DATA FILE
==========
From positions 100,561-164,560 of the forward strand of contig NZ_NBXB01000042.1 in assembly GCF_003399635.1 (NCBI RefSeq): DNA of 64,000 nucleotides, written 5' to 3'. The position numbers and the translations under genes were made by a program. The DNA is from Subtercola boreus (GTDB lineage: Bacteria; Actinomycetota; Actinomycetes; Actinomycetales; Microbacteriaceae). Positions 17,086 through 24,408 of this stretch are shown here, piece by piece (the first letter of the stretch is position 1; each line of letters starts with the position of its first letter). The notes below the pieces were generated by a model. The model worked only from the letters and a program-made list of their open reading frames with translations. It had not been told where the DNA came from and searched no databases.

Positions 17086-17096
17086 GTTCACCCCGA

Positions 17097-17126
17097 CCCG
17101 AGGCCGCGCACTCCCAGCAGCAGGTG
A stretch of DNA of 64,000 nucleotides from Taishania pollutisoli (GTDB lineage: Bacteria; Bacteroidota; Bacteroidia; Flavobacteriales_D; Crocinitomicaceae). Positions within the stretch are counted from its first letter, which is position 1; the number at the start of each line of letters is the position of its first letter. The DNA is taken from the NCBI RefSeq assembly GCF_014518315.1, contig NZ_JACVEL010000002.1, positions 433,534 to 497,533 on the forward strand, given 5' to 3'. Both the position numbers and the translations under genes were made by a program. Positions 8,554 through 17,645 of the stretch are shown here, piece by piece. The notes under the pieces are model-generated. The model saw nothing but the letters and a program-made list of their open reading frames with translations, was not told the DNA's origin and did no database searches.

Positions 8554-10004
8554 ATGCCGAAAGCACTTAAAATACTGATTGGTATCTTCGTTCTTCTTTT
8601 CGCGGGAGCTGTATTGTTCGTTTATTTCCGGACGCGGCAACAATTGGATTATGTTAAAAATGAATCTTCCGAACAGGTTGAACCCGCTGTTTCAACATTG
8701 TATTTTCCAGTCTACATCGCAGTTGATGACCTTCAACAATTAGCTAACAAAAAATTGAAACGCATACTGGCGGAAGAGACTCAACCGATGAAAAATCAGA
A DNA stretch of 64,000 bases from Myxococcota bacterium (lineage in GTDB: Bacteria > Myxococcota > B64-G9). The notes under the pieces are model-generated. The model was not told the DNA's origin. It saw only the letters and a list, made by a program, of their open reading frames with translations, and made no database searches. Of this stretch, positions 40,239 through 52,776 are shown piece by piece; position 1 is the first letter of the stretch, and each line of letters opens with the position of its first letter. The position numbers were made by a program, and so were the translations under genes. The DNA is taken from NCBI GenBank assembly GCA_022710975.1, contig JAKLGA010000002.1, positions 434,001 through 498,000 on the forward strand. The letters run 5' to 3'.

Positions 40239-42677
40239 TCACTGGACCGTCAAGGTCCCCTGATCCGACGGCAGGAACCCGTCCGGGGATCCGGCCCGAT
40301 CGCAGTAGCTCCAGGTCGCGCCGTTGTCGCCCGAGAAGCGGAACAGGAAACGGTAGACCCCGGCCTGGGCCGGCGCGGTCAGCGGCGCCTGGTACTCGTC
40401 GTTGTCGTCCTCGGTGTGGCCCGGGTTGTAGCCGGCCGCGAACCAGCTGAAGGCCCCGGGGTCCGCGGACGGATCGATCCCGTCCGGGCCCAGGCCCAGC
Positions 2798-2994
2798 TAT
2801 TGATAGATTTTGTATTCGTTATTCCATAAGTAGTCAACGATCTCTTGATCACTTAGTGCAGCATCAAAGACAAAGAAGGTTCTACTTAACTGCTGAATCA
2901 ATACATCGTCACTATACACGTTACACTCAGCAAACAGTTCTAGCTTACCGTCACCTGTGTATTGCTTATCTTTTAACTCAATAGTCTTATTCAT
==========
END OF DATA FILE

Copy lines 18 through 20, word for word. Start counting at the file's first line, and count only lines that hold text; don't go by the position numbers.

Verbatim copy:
2798 TAT
2801 TGATAGATTTTGTATTCGTTATTCCATAAGTAGTCAACGATCTCTTGATCACTTAGTGCAGCATCAAAGACAAAGAAGGTTCTACTTAACTGCTGAATCA
2901 ATACATCGTCACTATACACGTTACACTCAGCAAACAGTTCTAGCTTACCGTCACCTGTGTATTGCTTATCTTTTAACTCAATAGTCTTATTCAT